What is the Role of the Coach?

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 In my NCSA Recruiting Education talks with club volleyball programs, I often get asked by families, what is the role of the coach?

Today's club volleyball world has grown to proportions which are staggering. Who knew 25 years ago that there would be clubs sponsoring 75+ teams, entire convention centers packed wall to wall with courts and hundreds of college coaches descending upon these events to recruit?

With the professionalism of club volleyball and the amount of money families pay to participate, there can be certain spoken or unspoken expectations of the coach's role. Some club programs are large, well organized, with staff members focused on expanding the recruiting reach of the club, while other clubs are just trying to make sure they have a gym next week to practice in.

I encourage families to reduce the coach's role to the simplest, yet arguably, most important: To Coach. Below are some points to better explain:

  • The role of the coach is to enhance a player's volleyball IQ and volleyball skill. Period. The player's ability will determine his/her opportunity. The role of the player, is to listen and apply what the coach is teaching to become a better player. 
  • For instance, when a coach tells a player to "hit line", the coach is instructing the player to become better.  When an outside hitter can attack the ball down the line it can be a very effective attack leading to kills.  Plus, it puts less stress on the shoulder and the ability of an outside to attack line is something that college coaches value. So, if the player listens to the coach and applies the instruction, he/she will become a better outside hitter, and thus, more recruitable to college coaches.
  • The coach, on the other hand, is not the recruiting coordinator for each player on the team, ultimately the players and families need to take on this role. In some cases, the family has the assistance of the club's Recruiting Coordinator, who is also trying to help several other families in addition to other duties with the club and/or a full-time job.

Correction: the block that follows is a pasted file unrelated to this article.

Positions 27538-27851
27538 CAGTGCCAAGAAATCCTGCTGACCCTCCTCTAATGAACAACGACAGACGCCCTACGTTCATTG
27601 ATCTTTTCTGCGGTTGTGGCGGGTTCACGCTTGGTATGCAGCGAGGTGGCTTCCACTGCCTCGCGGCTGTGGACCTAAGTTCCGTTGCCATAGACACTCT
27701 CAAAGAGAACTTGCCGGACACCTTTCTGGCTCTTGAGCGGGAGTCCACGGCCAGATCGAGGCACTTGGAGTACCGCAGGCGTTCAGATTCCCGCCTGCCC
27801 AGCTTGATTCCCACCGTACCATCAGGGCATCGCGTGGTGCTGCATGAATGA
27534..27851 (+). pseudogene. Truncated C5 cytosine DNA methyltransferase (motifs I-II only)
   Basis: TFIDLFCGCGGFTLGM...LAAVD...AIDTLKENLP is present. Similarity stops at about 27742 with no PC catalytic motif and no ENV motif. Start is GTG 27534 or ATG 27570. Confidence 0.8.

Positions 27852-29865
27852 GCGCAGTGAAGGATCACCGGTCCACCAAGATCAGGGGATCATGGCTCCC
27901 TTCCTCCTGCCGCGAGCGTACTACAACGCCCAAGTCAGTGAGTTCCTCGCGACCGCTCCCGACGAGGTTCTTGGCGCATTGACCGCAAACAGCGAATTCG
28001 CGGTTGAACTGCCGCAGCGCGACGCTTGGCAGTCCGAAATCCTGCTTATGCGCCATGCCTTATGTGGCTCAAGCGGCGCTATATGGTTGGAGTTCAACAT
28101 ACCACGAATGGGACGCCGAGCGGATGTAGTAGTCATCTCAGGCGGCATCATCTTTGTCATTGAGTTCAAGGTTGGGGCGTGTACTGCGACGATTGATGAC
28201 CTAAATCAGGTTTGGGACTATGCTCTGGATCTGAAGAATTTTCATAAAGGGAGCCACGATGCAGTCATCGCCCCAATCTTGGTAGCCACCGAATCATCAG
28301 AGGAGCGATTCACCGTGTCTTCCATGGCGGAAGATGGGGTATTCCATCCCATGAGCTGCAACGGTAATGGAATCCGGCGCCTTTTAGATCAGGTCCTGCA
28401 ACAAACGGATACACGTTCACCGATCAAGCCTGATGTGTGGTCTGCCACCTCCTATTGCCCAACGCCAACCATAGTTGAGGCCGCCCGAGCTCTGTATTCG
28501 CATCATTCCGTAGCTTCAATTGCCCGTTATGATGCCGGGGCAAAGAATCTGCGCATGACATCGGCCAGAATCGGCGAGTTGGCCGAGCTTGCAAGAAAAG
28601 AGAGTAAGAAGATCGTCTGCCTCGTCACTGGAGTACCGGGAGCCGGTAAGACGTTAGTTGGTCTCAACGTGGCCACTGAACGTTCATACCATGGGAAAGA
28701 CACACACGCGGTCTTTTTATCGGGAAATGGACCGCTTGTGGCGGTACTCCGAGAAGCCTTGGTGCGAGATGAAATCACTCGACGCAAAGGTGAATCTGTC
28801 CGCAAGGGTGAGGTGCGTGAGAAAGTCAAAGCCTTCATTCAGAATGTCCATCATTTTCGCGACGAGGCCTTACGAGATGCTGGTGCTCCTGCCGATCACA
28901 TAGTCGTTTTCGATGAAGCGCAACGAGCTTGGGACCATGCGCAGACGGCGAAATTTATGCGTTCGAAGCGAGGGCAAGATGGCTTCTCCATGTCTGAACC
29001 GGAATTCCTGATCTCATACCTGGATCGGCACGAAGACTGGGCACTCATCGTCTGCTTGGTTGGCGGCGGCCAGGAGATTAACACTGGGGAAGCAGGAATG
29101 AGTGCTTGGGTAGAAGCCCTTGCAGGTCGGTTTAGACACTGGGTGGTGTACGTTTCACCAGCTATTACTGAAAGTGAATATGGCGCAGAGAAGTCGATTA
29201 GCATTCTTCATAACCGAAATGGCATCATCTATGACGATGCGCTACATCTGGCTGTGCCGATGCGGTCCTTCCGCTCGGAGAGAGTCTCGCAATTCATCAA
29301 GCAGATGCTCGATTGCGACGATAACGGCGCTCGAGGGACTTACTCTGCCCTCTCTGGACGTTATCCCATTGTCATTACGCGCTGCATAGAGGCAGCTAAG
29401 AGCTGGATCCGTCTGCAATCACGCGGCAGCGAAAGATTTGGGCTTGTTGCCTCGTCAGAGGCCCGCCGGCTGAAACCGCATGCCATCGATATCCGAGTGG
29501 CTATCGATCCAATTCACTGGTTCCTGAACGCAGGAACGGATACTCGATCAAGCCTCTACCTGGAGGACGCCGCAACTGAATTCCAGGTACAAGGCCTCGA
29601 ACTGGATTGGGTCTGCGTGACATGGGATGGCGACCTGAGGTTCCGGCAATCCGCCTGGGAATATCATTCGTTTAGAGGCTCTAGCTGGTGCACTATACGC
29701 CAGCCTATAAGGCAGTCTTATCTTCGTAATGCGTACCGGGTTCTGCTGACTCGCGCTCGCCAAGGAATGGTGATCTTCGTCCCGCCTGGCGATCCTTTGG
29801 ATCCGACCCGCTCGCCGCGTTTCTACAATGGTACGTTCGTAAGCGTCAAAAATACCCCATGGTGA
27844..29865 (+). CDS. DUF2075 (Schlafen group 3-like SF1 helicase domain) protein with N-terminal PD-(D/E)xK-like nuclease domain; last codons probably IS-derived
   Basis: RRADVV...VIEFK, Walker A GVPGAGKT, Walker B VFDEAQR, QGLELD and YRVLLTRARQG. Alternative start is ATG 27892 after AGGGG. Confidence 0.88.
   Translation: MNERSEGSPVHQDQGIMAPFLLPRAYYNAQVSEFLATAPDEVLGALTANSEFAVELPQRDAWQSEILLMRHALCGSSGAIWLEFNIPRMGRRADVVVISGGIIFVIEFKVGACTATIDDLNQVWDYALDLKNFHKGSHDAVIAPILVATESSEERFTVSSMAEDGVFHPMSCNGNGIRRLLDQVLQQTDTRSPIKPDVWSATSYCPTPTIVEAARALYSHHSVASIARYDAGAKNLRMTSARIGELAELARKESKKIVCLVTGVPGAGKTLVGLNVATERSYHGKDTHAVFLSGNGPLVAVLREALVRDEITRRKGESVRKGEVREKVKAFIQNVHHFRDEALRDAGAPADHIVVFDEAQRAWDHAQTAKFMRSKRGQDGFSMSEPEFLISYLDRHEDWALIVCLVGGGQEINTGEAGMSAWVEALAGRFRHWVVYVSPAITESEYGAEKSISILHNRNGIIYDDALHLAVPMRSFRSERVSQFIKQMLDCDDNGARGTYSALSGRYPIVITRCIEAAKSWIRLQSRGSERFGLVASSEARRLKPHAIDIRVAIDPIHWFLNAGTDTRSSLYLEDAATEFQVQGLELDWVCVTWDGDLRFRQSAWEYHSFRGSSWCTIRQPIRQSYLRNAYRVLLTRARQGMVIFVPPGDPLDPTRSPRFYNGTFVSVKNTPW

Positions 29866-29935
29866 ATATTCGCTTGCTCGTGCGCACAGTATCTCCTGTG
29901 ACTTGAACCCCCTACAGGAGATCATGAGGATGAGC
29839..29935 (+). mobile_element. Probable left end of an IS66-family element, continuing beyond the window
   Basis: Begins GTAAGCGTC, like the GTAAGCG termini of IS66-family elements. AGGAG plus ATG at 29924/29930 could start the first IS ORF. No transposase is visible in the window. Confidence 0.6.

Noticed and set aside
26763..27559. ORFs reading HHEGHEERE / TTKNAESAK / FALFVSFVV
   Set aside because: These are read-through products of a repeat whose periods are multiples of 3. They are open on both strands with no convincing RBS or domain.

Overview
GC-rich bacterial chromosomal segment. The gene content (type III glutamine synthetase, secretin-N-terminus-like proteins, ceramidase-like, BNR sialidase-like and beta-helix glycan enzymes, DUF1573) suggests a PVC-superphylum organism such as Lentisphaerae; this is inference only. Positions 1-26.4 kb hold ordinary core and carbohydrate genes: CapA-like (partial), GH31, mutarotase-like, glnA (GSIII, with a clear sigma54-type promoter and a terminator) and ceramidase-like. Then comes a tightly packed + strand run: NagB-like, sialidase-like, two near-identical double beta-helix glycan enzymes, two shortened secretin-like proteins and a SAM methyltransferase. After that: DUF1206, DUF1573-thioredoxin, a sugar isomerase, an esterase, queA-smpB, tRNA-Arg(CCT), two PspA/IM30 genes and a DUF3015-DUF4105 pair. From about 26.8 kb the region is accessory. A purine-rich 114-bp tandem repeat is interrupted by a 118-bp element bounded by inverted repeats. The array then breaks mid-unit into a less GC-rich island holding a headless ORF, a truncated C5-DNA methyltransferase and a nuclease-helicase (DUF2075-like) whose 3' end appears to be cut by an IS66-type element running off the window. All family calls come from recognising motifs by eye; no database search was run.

• The coach is a volleyball professional who's job description is to improve the level of the team and all the individual players that comprise the team. That will ultimately be the best way the coach will help a player realize her goals of playing collegiate volleyball. If the coach is emailing, calling me, tweeting, and Instagram'ing a college coach every day promoting a player but she cannot hit line, then the coach will not recruit her.

When deciding which club(s) to tryout for, it is important that parents and players understand what the club's role and the coach's role will be in the player's recruiting process. Many times it is assumed that the coach will act as a recruiting coordinator for each player when that is not the case. If you have not read the post about having realistic expectations in the recruiting process, definitely have a read.  The more active the player's role in the recruiting process is, the better the chance that he/she will enjoy the junior volleyball season, and find the right fit for college.

For more education on volleyball recruiting process click here.

About the Author

Matt Sonnichsen is the Director of Volleyball and National Speaker for NCSA Athletic Recruiting. Matt has over 20 years of experience coaching volleyball at the collegiate level.


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